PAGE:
Let's walk through a possible scenario.

Let's say the correct door is Door C.  The host knows it, but you don't, and you can't learn it.  Here's how things play out if you stay:

You initially pick door A. The host reveals door B, but you stay with A. You lose.
You initially pick door B. The host reveals door A, but you stay with B. You lose.
You initially pick door C. The host reveals door A, but you stay with C. You win.

In the case of staying, you have to correctly guess the right door out of three on your initial try. You have a 1 in 3 chance of winning, because you pass on the second step.  You already figured this out as the easy part earlier in the post.  Now what happens if you switch?

Here's how things play out if you switch:

You initially pick door A. The host reveals door B, and you switch to the door remaining, C. You win.
You initially pick door B. The host reveals door A, and you switch to the door remaining, C. You win.
You initially pick door C. The host reveals door A, and you switch to the door remaining, B. You lose.

You see, when switching, you're actually hoping that you chose poorly on your first guess.

If you picked wrong to start, you'll have the correct door when you switch.  Do you see that part?  That's the trick.

When you get to the second choice - when you have an opportunity to switch - you're playing a slightly different game.  There's something cool behind one door, and a goat behind the other.  One of the doors (the one opened) is out of play.  The door that's out of play was part of the pair involving the door that you can switch to - in essence you're not switching to one door, you're switching to both of the doors you didn't pick initially.  It's just that one of those doors has already been opened.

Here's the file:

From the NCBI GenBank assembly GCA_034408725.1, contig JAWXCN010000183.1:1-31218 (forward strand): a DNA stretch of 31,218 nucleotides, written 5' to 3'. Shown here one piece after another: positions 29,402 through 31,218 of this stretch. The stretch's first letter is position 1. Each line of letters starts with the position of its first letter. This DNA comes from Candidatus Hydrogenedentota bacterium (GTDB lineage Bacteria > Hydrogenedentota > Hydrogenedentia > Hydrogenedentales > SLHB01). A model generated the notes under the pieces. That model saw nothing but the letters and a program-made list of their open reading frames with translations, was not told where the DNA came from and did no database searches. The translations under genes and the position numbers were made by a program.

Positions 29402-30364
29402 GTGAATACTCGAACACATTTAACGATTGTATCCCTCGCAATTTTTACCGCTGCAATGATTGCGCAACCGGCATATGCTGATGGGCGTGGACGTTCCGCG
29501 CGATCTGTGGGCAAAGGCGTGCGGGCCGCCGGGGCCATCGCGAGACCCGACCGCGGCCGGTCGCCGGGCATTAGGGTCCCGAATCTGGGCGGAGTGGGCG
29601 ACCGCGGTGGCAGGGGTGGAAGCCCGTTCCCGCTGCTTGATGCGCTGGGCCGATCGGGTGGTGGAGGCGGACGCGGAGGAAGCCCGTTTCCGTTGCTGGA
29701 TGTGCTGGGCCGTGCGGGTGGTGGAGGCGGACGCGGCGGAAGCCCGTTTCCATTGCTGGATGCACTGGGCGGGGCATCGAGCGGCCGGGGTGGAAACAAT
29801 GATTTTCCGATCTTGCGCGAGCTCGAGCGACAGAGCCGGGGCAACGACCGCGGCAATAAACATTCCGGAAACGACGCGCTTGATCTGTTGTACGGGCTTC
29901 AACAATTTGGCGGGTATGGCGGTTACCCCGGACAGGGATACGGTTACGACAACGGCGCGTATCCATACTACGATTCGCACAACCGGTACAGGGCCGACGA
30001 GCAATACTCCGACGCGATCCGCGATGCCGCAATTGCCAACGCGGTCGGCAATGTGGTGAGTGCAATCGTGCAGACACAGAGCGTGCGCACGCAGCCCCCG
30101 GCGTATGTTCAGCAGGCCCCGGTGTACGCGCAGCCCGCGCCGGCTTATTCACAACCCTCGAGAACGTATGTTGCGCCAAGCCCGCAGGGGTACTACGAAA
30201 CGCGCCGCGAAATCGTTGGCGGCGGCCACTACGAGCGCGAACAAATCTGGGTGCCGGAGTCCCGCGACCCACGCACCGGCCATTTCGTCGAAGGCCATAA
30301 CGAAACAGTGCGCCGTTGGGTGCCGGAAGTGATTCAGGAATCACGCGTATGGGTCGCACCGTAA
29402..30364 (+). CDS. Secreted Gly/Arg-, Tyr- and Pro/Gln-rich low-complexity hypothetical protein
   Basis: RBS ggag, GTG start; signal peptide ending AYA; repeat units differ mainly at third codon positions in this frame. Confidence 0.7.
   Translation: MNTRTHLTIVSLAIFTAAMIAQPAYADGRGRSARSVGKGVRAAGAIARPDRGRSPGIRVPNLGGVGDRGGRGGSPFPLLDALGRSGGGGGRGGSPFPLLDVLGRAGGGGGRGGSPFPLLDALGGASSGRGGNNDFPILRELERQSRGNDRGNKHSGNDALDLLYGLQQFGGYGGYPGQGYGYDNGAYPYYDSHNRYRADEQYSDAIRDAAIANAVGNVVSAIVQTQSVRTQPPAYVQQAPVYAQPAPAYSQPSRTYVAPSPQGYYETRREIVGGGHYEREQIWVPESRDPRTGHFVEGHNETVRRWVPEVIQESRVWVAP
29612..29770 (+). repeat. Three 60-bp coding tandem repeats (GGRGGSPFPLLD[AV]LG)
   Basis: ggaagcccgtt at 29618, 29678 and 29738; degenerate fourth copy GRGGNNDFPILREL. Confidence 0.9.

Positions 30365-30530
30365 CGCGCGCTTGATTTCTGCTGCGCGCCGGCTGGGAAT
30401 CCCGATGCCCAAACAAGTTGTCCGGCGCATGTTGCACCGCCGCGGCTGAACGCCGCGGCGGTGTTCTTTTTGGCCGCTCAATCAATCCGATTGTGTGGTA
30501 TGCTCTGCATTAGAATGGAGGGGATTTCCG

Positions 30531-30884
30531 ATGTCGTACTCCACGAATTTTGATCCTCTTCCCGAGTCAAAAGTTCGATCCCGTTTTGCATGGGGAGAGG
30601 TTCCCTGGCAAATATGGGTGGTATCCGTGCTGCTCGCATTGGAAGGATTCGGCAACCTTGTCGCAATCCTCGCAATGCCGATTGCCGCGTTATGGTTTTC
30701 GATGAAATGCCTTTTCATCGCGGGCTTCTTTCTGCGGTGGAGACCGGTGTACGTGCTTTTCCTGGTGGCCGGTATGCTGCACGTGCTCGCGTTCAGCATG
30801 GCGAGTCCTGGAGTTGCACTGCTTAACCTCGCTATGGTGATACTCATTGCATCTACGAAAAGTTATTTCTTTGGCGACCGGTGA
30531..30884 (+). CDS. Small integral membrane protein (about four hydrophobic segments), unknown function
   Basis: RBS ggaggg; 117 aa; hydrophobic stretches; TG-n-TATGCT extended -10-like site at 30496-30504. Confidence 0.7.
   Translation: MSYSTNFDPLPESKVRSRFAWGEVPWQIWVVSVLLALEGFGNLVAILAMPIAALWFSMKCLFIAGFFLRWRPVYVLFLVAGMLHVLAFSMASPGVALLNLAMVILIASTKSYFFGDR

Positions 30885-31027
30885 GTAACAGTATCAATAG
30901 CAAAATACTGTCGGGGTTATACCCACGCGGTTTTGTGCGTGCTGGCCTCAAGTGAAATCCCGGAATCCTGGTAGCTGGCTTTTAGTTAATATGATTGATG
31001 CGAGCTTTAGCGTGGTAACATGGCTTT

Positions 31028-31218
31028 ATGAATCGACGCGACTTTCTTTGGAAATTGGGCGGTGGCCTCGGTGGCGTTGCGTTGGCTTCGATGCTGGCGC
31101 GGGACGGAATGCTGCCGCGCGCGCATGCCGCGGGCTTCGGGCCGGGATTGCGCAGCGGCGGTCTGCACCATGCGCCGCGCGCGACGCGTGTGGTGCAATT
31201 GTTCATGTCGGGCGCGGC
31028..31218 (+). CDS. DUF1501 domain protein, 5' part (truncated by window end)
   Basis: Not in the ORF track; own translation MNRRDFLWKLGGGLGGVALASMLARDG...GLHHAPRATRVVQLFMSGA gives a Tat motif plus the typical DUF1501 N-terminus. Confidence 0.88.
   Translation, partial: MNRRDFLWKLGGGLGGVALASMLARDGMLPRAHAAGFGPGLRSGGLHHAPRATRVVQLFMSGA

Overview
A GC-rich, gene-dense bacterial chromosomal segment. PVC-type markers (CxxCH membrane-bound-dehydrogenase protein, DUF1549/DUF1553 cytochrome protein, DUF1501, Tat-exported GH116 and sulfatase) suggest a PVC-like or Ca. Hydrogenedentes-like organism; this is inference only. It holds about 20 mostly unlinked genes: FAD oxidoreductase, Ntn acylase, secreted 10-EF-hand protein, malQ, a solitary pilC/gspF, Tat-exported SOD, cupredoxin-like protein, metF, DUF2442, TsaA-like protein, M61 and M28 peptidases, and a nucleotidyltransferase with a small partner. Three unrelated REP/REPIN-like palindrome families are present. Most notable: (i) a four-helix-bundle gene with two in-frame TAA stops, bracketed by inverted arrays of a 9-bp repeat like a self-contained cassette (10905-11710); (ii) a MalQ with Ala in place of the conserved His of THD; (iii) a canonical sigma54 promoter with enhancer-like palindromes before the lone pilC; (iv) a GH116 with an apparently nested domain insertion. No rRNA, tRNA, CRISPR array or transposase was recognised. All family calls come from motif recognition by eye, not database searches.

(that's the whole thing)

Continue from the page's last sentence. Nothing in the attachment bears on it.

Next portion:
Think of it this way.  Instead of opening a door and then asking you if you want the remaining, the host is actually asking you if you want to stay with your initial door choice or switch to both of the other doors.

One of those doors has a goat, and the host knows it.  He actually likes goats, so he'll simply open that door and take the goat off your hands.  He'll never steal the cool prize, because he's not like that.  You get whatever is in the door that he didn't choose.    

He may leave you a goat (if you picked right and have the cool prize behind your door), or leave you the cool prize (if you picked wrong and have a goat behind your door). 

Since there are three doors you have a 2 out of 3 chance of picking incorrectly to start. If you stay, you need to have picked the right door out of three - and there you have your 1 in three chance.

On the surface people assume you always have a coin flip choice (or overweight their initial guess), while the best bet is to always switch.  Over time, you'll win more prizes (and less goats).

Wednesday, April 10, 2013

Amazon, Tax Structure Misconceptions, and Giant Candy

How many of you have ever eaten a five pound Hershey Bar?

How many of you have ever eaten 3,131 five pound Hershey Bars?  

Don't worry, we'll get there.  

Today I mostly wanted to talk about Amazon's affiliate reward system, but it actually also gives us a good vehicle to talk about some misconceptions of how the tax structure works.  We also get to talk about giant candy.

Oddly, my thought after finding all of those is mostly disappointment that the Reese's Peanut Butter Cups aren't bigger.  Seems like 'World's Largest' should actually mean something.

I want to use giant candy to talk about Amazon's affiliate programs due to the sheer absurdity of the numbers I'm going to be talking about.  It should also make things nice and simple when we have a nice five pound block of chocolate to think about every time we need to talk about an item sold.

Some of you are probably asking what Amazon's affiliate program is.  Well, it was discovered in the early days of the internets that one of the best ways to get people to buy things is to get other people who know those people to tell those people to buy things.  Depending on how well those people know each other, this covers all behavior from word of mouth to banner ads.

Amazon has a pretty interesting setup, but a fairly complicated one.

The short rundown is this.  If I send you a link (or put it on a page where you see it), and you click on it, go to Amazon, and buy any product, I would get some cut of the cost of that product.  That's the easy part.

The more complex part is what cut I'm getting in any given situation.